Sri T Krishnamacharya – Father of Ashtanga Yoga

“Tirumalai Krishnamacharya – yogi, healer, linguist, Vedic scholar, an expert in the Indian Schools of thought, researcher, author in other words, a true legend.”  – KYM Chennai Born on the 18 November 1888, the eldest of six children (four boys and two girls) in a remote Indian village. Sri Tirumalai Krishnamacharya who lived about 101…

The important history of your Yoga Mat

Few people know, but the yoga mat is a recent discovery in the life of yoga practitioners. People can’t imagine practicing Yoga without this plastic/ rubber carpet made in Chain – we call it “XYZ Yoga Mat”. Before all that, it was Rugs and Carpets. “I have never bought a Yoga mat in my 20+…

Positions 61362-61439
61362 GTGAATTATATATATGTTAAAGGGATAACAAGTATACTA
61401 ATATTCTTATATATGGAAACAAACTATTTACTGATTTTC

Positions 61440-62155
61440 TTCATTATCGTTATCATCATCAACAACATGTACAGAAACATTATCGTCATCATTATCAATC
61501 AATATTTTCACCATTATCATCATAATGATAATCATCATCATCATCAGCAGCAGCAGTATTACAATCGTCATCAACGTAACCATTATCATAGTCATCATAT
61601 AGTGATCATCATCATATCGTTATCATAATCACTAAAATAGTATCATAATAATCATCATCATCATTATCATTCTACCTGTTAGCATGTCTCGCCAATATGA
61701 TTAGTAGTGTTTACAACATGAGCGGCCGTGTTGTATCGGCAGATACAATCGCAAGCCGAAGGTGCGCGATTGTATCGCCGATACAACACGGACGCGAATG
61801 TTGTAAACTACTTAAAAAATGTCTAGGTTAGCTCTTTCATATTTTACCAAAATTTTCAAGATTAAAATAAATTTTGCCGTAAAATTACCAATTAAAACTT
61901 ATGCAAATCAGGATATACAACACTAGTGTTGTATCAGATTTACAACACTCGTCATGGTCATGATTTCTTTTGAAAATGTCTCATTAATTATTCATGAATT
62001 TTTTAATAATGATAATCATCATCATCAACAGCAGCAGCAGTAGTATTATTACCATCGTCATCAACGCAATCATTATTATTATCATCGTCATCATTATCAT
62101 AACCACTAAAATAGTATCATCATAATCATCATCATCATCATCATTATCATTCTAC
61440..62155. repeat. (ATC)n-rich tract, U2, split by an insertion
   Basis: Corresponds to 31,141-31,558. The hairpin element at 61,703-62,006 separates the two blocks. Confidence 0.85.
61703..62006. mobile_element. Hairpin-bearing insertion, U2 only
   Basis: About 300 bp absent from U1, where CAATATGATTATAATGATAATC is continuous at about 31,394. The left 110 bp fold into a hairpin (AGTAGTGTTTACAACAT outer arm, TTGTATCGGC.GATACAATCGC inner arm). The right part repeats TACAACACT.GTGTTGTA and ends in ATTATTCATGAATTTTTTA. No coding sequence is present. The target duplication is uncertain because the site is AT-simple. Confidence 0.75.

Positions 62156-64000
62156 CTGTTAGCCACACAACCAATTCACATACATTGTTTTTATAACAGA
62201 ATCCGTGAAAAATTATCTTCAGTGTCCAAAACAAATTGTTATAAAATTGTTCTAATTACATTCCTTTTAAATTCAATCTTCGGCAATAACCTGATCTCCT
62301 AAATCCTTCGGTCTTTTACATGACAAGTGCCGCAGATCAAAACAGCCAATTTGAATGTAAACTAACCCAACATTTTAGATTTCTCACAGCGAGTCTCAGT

Ashtanga – 8 limbs of Yoga

“Ashtanga” is a Sanskrit word meaning “eight-limbed,” as in the limbs of a tree. The two “lowest” limbs have to do with morality and ethics — what to avoid doing and what to do in order to live a virtuous life. The first limb, called the Yamas in Sanskrit, consists of five restraints: not harming,…

What is Mysore style Ashtanga Yoga

“Ashtanga Yoga Mysore Style” is named after the city Mysore in southern India where the Guru of Ashtanga Yoga, Sri K. Pattabhi Jois lived and taught the method of Ashtanga for his entire life. He founded the K. Pattabhi Jois Ashtanga Yoga Institute (KPJAYI) where nowadays his grandson and the Guru of all Ashtangis (Paramguru) –  Sharath Jois…

Tristana – The core principle of Ashtanga Yoga

The vinyāsa, the connecting movements between the postures, is composed of 3 fundamentals (Tristana) which are: The breathing (Ujjãyi Prãnãyãma) – the victorious breath The control of the pelvic floor, and abdominal ball  (Mūla Bāndha) The focused gaze (Drishti) in the postures (āsana). Ashtanga Yoga uses a three-fold approach to yoga asana called Tristana. Tristana consists…